Report shows more women needed in senior business roles
A new report has shown that the UK's push for gender equality in top business jobs has slowed down.
According to research published by The Pipeline, there are not enough women occupying senior executive roles on committees and corporate boards.
Since April, the number of women in roles such as these has stalled at sixteen percent. The number of companies with no women on their executive committees has actually risen since last year.
The damning report comes after a push by the British government to encourage more female representation in the top jobs of the corporate world.
The numbers of women in positions such as these has in fact dropped from thirty-eight percent to thirty-five percent since this time last year.
Not only would a greater gender balance encourage more women to apply for these jobs, but it would also mean greater financial success for these companies.
According to recommendations put forward by The Pipeline, the more women there are in senior managerial roles, the more profitable the company is.
"Adding one more woman in senior management or on a corporate board, while keeping the size of the board unchanged, is associated with 8 to 13 basis points higher return on assets."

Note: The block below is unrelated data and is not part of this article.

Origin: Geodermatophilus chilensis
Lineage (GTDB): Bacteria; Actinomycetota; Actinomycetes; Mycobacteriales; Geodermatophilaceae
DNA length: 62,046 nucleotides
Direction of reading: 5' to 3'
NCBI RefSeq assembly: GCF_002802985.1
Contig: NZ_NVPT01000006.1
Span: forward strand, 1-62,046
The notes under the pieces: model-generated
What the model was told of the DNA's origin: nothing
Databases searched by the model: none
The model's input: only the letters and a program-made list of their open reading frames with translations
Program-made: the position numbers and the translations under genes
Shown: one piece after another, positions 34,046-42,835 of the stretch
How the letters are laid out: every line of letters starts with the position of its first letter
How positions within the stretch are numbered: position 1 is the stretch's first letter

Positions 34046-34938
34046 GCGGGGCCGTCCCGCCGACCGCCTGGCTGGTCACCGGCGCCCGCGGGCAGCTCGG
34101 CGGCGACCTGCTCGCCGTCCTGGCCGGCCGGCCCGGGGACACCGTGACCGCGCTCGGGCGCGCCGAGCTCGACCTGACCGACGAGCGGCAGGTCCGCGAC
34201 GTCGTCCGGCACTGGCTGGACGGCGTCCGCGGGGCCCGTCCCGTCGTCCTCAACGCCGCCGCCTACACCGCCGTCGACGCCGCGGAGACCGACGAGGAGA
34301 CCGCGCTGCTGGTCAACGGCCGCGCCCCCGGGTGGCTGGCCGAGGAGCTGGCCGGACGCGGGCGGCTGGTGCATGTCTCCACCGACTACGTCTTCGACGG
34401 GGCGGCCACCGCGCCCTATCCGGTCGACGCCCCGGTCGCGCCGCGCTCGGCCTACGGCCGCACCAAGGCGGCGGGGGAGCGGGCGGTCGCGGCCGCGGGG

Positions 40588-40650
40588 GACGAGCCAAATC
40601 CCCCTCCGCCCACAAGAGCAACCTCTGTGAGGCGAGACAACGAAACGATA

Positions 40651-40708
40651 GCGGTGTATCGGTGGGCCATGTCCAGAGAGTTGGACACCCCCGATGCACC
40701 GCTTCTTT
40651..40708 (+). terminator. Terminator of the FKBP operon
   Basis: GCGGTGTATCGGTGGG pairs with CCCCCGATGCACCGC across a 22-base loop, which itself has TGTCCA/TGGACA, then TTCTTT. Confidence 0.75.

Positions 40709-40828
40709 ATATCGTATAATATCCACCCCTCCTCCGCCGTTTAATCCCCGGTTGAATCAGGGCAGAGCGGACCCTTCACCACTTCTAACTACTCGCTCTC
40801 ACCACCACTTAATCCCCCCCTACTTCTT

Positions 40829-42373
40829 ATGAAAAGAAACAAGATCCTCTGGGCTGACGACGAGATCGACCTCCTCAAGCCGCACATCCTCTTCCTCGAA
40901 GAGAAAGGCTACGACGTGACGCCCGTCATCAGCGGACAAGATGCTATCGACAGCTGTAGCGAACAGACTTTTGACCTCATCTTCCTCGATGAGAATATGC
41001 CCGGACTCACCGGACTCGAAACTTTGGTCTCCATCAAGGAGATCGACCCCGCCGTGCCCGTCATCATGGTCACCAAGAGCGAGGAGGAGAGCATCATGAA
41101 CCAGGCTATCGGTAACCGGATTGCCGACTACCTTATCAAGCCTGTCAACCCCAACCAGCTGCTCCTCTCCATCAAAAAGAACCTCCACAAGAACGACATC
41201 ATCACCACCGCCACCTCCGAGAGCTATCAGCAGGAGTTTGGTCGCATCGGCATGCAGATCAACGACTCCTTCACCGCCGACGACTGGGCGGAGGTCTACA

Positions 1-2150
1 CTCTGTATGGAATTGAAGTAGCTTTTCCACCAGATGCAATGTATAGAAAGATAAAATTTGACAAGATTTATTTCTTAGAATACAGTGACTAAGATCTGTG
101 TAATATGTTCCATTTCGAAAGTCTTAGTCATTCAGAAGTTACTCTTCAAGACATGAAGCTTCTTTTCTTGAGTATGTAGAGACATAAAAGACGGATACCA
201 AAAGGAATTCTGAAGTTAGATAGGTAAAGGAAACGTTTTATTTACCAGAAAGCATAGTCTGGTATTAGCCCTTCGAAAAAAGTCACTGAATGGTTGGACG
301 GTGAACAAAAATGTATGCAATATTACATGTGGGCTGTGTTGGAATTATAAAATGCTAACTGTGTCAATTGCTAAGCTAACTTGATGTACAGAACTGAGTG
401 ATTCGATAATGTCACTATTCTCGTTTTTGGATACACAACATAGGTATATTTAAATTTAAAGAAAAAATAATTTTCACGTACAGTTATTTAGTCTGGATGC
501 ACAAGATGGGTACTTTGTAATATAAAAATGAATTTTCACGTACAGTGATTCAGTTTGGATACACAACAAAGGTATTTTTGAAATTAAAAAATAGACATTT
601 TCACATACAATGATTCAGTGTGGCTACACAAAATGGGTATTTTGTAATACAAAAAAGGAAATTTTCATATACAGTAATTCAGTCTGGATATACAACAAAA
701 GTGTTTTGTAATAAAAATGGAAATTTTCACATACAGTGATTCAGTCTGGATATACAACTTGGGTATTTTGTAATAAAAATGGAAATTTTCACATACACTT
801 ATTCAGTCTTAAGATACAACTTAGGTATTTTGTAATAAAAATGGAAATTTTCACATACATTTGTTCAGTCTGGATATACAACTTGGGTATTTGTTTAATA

Similarly, the companies that are embracing gender equality in the workplace are more likely to have high financial returns, according to the group.
The study also found that once in senior executive roles, women have a tendency to promote more women to other senior positions over men. This would further bridge the gap between men occupying far more senior positions than women in the financial world.
The report recommends that by 2020, FTSE 350 companies should have at least thirty-three percent female representation on their boards.
It also asks that companies voluntarily publish the numbers of women in high positions every year.